There's a lot of buzz about Twitter at the moment. The Twitter discussion has also intersected with the ongoing focus on the changing role of advertising and media agencies. So are agencies really getting it? This great article from Phil Johnson at Advertising Age really focuses in on how the rapidly changing digital media landscape is fundamentally changing agencies.
Will Twitter Disrupt Your Business ... or Enhance It?
How Social Media Tools Can Complement What You Do
Posted by Phil Johnson on 02.23.09, AdvertisingAge.com
There's a great business book called The Innovator's Dilemma, by Clayton Christensen. The basic idea is that every once in a while a technology comes along that disrupts the established order. It's cheaper and better than the current technologies and will eventually topple the established market leaders. Think hard drives, computers, and semiconductors. The dilemma for established companies is that to succeed in the face of a disruptive technology, they will have to let go of the products and business models that made them successful so that they can start to develop the next generation of innovative products. They may even have to move away from their current business before customers are ready to adopt the new technology.
Today, agencies face their own disruptive technology in the form of Web 2.0 tools and social media. To pick one specific example, social networks such as Twitter can improve on a host of agency functions and often at a fraction of the cost. To be clear, Twitter won't displace all the functions of a marketing agency. Companies will continue to need brand identities, lead-generation programs and creative ideas that connect with people emotionally. Twitter, however, can serve as a marketing platform that allows companies to build brands, manage customer relationships, and share content. It's simple, it's powerful and it's inexpensive.
Does it have the potential to redefine the value and purpose of the modern marketing agency?
Here are just a few of the places where you can start to see Twitter and other social networks overturn the established order:
They make it easier and faster to monitor what customers think about your product and company. Tip: Use the Twitter search feature to see what people think about a client's brand.
Twitter gives you the ability to move beyond targeted messages to real conversations. One-to-one marketing celebrated the ability to tailor a message or an offer to an individual. Twitter lets you actually interact with people.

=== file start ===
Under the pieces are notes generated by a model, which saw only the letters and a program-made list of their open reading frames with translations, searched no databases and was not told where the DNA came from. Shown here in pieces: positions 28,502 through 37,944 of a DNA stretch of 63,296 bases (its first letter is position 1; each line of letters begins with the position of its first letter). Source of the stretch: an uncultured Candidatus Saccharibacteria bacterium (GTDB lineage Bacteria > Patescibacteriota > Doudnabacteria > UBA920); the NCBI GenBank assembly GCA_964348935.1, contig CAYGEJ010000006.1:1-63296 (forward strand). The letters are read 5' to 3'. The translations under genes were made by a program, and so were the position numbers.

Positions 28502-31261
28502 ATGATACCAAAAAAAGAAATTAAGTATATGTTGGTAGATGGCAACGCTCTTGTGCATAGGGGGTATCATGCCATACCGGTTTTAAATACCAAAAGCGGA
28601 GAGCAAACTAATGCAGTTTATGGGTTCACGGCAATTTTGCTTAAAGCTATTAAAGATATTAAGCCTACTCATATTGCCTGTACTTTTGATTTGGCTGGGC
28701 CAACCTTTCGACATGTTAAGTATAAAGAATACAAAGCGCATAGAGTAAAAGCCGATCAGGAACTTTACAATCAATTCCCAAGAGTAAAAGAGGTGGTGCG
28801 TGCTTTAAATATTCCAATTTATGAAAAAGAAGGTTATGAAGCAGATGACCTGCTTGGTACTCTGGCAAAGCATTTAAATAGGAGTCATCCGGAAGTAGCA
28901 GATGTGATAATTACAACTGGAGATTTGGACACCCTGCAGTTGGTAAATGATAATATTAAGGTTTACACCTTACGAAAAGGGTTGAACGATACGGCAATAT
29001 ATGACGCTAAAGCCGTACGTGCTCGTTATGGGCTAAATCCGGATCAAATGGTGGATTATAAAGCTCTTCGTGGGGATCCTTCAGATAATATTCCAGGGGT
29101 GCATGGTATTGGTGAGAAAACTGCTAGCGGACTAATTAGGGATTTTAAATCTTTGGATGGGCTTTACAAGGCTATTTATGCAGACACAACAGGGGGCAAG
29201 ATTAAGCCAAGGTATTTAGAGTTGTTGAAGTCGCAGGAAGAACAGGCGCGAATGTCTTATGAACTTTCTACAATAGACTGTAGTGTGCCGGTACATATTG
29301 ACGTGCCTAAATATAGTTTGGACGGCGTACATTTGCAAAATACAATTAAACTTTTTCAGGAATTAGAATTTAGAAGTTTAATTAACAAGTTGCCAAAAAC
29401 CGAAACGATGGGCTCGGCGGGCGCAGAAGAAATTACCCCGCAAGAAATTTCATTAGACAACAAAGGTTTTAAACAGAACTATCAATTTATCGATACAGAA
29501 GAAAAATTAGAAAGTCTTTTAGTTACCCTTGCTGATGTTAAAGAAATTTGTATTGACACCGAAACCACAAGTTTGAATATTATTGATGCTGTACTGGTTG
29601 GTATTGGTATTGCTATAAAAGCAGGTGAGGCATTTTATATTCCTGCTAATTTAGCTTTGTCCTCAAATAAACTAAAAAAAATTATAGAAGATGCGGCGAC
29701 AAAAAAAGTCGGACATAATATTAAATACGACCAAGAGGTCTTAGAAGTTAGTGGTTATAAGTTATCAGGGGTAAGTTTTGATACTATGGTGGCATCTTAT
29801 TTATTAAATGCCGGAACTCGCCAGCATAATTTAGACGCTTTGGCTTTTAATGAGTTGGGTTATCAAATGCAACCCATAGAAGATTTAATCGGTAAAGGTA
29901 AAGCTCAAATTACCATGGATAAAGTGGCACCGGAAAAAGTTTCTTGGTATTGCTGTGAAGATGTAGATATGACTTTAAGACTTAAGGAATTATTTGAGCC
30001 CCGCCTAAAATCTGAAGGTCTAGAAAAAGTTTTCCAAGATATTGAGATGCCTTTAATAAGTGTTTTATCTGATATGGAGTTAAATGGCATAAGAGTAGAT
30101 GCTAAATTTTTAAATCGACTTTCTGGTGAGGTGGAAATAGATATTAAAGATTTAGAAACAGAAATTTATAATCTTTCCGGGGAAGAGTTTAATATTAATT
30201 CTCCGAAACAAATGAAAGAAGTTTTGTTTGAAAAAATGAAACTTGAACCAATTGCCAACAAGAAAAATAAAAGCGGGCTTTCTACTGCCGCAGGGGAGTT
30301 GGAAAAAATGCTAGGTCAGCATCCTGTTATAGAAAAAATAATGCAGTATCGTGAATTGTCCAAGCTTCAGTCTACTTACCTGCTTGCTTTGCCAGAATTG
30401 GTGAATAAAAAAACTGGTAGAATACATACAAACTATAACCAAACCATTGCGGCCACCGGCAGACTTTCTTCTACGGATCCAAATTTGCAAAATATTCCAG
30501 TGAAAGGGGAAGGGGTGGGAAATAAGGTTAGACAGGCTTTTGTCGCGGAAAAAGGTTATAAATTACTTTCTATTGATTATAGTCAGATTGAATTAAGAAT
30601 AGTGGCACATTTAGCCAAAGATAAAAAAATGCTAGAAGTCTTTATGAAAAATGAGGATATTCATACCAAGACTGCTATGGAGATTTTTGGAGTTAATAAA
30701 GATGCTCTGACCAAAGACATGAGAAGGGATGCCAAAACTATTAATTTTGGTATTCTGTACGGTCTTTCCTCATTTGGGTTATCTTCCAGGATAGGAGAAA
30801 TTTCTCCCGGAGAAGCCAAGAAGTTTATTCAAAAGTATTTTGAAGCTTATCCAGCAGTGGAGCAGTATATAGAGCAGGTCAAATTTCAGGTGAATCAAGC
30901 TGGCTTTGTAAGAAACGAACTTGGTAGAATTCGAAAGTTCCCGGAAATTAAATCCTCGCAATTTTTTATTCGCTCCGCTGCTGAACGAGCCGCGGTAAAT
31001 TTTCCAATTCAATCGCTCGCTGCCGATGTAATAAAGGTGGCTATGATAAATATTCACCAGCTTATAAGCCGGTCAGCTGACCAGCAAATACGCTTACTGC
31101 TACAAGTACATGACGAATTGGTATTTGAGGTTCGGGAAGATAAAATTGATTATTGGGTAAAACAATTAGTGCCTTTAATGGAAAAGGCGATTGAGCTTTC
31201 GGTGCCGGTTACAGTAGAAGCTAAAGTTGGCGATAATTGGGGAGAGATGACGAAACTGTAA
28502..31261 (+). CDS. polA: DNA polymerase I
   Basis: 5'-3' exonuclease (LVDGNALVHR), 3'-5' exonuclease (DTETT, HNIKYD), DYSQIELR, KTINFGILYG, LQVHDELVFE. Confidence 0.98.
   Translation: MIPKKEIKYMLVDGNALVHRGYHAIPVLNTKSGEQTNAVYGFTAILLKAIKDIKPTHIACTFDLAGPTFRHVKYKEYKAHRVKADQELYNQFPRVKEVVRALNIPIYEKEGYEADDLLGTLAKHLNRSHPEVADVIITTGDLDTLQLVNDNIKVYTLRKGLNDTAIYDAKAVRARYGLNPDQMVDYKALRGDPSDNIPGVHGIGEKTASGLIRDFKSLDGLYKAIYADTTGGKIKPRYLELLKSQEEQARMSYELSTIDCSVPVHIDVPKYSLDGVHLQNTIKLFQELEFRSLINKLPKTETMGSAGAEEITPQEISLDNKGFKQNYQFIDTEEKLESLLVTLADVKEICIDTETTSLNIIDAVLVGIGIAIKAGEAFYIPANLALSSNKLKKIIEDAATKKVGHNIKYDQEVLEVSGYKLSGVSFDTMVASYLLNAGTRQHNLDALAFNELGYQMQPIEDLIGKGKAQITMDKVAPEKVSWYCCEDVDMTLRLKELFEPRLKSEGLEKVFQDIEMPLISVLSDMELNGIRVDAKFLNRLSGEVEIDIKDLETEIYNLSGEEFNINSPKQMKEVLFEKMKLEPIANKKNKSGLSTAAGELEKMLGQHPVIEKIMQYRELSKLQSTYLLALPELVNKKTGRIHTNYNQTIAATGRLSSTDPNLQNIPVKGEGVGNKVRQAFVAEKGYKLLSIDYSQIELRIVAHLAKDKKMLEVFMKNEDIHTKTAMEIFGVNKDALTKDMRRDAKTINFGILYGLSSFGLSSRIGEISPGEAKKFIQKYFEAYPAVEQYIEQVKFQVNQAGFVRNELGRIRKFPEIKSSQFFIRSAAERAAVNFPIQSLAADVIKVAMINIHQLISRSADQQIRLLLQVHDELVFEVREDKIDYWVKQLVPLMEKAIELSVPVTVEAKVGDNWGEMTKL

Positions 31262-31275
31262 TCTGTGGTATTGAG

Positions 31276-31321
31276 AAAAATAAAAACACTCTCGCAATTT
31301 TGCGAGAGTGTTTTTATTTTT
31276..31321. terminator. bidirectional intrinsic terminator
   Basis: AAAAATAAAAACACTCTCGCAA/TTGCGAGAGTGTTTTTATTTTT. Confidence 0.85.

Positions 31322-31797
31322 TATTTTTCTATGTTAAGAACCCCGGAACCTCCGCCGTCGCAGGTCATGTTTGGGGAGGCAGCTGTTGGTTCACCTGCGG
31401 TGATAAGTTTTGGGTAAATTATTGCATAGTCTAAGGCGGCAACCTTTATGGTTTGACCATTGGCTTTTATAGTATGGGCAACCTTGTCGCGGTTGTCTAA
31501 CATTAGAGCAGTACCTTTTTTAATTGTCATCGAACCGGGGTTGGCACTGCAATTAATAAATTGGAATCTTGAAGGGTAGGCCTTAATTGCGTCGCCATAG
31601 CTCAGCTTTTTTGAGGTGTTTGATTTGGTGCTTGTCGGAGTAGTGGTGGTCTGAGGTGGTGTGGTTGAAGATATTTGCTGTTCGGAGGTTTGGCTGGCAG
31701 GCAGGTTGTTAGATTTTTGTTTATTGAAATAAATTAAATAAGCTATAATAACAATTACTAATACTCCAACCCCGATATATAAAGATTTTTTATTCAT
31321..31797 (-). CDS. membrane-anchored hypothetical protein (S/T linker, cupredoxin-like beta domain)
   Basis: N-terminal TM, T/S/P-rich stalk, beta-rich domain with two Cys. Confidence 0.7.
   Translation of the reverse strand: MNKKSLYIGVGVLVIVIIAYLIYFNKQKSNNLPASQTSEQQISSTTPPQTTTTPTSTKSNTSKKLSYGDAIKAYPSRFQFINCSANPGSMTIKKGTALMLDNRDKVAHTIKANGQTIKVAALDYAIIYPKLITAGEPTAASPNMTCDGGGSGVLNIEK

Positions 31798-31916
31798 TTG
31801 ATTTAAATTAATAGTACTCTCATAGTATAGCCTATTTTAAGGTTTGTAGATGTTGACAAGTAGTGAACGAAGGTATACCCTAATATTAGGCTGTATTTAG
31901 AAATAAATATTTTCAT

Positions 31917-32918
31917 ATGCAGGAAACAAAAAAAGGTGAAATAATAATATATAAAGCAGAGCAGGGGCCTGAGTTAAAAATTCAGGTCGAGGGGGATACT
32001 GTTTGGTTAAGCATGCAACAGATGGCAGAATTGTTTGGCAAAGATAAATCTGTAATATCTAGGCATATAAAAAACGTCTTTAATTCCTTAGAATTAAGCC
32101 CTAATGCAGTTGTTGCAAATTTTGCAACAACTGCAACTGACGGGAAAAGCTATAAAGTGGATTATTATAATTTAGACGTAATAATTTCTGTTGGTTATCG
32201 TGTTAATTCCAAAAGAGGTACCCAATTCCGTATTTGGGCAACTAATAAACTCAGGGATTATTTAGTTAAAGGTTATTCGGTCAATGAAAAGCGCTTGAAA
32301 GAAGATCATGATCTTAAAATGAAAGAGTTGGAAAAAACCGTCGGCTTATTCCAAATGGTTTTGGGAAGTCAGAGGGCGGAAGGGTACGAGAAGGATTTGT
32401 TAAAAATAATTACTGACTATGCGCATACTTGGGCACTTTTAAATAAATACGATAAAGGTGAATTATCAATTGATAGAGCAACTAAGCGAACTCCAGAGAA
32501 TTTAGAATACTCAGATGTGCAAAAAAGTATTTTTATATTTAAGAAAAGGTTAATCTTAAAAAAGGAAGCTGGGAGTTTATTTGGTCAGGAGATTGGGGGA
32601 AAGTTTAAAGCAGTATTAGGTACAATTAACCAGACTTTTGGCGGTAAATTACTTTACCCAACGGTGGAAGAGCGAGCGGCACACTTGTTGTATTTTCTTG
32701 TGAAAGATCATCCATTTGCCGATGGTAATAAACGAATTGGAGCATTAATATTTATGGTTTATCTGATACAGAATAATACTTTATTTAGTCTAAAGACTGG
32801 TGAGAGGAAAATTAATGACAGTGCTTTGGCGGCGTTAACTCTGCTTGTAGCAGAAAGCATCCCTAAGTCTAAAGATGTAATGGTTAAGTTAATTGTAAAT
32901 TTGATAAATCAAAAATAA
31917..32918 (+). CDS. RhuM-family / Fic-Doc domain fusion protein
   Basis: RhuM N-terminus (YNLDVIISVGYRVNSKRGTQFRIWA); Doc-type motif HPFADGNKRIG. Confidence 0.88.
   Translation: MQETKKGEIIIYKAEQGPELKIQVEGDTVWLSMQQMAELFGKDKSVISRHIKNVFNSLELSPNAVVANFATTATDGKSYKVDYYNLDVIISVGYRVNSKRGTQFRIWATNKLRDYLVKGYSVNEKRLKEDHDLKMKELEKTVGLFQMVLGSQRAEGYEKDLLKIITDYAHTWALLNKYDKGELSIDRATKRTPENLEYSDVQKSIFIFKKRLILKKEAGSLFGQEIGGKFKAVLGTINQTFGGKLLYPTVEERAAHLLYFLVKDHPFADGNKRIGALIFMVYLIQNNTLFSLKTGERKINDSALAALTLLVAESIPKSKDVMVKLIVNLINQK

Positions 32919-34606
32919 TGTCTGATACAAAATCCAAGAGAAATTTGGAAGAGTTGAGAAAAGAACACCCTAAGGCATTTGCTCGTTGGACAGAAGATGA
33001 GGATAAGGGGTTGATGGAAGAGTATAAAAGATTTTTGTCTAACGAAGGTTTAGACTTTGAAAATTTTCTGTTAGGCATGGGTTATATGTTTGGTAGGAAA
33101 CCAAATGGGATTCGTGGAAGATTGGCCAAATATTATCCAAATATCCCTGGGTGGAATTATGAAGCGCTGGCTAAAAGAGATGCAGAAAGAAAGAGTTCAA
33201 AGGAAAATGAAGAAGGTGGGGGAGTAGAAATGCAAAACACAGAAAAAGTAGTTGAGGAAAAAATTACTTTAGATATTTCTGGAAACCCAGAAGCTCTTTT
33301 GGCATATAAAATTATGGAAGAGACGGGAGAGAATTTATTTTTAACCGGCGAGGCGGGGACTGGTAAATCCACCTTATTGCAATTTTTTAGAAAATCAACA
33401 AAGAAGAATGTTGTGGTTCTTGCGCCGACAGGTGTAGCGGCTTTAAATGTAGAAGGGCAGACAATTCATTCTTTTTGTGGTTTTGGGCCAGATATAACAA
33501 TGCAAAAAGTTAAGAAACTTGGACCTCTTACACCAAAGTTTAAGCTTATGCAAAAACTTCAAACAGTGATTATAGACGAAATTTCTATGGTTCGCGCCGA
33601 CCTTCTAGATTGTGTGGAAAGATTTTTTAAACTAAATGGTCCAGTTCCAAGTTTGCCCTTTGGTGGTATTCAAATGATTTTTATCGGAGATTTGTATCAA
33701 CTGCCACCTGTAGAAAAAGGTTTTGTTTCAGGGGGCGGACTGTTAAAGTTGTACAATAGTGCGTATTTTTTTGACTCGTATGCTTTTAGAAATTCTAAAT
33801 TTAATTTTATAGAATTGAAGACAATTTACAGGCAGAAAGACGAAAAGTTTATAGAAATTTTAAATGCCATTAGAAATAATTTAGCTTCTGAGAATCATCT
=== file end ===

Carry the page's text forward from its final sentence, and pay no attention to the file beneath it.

Through social networks, brand identity has broken free of the agency-driven campaign. Companies such as Zappos and Amazon have built their brands through the principles of community with very limited advertising.
We're well beyond arguing whether these changes are real. You can see the evidence stack up every day in The New York Times and BusinessWeek. Fox News profiled Ford's head of social media, Scott Monty. There's not enough time in the day to read about the new-business applications for Twitter on Twitter and related blogs. If you're going to try, Pistachio is a great place to start, as is Web Strategy by Jeremiah.
The big question is how should agencies respond to Twitter as a disruptive technology? Do you give up short-term revenue from traditional marketing services that may be obsolete in several years, so that you can reinvent your business model? Do you hang on to your current business model as long as possible and run the risk of falling behind?
I bet that most of us believe that we can create a hybrid model where we continue to practice traditional marketing and introduce select social-media components to our programs. Personally, I don't think that goes far enough. While we're taking half steps, new breeds of social-media agencies such as The Advance Guard are springing up to capitalize on disruptive technologies. My bet is that advertising agencies, even those with strong digital capabilities, will have to find a way to put social media at the core of their business model, because in time it will displace many of the marketing tools we use today.
The bright light for agencies is that they can use this time of transition to make their organizations a proof-of-concept for social networks. They should be able to demonstrate how they have developed their own brand on Twitter and other prominent platforms like Flickr, YouTube and SlideShare. That they have created multiple touch-points for sharing content. That they have built a network that connects all their important audiences. And that they are accessible and open to honest conversation with all the people who want to engage.
When this happens, one side benefit is that agencies will be more transparent to each other. Already I'm engaged in conversations with competitors on Twitter that I might not otherwise have had. Much of the content that we want to share with our clients and prospects is also accessible to our competition. I can tell you that the sky has not fallen. If anything, it has made us work a little harder to keep company with some of the great agencies that we admire.